Things I was glad I had brought:

- Some teaching activity books and teaching materials (you can get whiteboard markers, paper and printers  at stores and photocopiers at stationery stores, but blu tack /non-adhesive gum, photos, images, and the white plastic film you can put on the walls and write on, then peel off and take with you, were hard to find). I didn`t see any decent teaching activity books for sale in bookstores in Riyadh and there were no libraries with a wide variety of books like I was used to back home.

- My favorite recipes (scanned to digital files from my favorite cookbooks)( I was impressed by the variety of 'international' food and ingredients at the supermarkets like Lulus Hypermarket)

- Some music

- Photos (saved to hard drive; accessing online galleries and downloading often proved problematic),

- A lot of exercise Cds and home workout routine info  (weights and exercise equipment could be bought once in Riyadh)

- Fiction novels ( but I wish I had brought more since I couldn`t access Amazon to buy any once in Riyadh and the local stores didn`t stock fiction I was very interested in)

- Hiking boots, running shoes if you like to jog,  walking shoes, a good wind breaker, sunhat, and outdoor clothes for hiking and desert outings ( they don`t have a lot of outdoor clothing stores, especially that stock things for women)

- Casual clothes and pants (they mostly sell skirts and dresses for women in Saudi, and they carry sizes for short and small people)

- Guide book for the region (they were hard to find in the stores in Riyadh)

- Things to give as little gifts. The Saudis are very generous and gift giving people. 

 Things that are easy and relatively cheap to get once you are in Riyadh:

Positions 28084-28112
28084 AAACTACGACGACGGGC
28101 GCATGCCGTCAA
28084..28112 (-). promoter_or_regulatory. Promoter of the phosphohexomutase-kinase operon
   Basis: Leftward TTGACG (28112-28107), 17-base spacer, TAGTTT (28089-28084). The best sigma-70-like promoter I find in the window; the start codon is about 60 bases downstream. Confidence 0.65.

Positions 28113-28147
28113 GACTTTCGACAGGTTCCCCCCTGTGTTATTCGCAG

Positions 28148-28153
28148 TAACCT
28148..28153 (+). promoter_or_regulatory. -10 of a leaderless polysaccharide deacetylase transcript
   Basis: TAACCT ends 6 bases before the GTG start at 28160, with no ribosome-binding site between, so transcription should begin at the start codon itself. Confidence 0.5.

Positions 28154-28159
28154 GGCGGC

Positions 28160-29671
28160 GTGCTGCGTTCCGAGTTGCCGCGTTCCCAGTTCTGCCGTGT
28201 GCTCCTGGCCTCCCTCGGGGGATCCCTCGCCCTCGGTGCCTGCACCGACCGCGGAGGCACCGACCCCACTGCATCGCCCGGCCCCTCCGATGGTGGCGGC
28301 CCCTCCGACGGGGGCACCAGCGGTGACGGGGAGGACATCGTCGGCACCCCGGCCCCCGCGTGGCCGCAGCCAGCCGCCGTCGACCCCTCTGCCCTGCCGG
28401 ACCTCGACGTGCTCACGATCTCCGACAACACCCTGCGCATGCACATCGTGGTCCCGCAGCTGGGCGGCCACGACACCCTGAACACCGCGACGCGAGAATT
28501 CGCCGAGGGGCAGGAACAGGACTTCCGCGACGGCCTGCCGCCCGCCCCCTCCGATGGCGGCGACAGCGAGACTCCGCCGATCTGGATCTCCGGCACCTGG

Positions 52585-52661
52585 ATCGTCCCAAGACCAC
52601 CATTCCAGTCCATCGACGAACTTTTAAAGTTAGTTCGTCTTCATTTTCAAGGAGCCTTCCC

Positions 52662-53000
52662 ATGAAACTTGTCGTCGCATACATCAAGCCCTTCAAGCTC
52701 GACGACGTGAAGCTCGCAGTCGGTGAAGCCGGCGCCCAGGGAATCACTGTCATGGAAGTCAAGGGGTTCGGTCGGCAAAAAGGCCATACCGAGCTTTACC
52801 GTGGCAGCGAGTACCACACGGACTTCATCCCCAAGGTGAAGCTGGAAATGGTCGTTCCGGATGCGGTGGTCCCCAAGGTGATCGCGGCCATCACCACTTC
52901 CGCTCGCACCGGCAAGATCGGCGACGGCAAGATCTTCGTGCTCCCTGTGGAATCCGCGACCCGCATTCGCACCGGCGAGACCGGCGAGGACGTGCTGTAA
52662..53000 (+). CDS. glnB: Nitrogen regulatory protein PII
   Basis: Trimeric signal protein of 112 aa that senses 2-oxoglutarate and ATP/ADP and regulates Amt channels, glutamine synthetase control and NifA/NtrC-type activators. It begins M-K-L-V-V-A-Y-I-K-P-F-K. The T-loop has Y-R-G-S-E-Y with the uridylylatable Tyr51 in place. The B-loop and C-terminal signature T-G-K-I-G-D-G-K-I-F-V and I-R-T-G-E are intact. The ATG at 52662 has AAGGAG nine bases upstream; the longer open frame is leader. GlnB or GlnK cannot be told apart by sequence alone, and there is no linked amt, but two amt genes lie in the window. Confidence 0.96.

- Electronics such as cell phones, TVs, cameras ( no import taxes on anything! Check out outlet stores and big distributors like Extra for good prices)

- Shoes

- Women´s dresses and skirts

- Household things and kitchen appliances and TVs and technology in general

- Jewelry

- Perfume

- Food in general (except pork products, as you would expect when in a Muslim country)

A Couple of Other Tips:

Make some local contacts (maybe made through or other international agencies) before arriving to make it easier to meet locals that speak good English and get answers your questions about what to buy, and where to buy things if they are available locally.

Set up a mail forwarding service (e.g. so you can ask people to send you stuff from home that you realize you can`t live without and desperately need. The general mail system was terribly slow and unreliable. None of my postcards sent from Saudi Arabia ever arrived at their intended destinations elsewhere in the world.

Pick a mail forwarding service that  allows you to confirm where to have things sent once you are physically in Saudi Arabia and know which courier outlet is closest to your home. You never know what courier or mail outlet might be closest and most convenient for you until you arrive and are assigned accommodation, and few buildings have street numbers or door to door delivery anyway. Best to use a mail forwarding service`s office address. The next best option is to use courier services like Fed Ex for all mail deliveries.

Bon Voyage!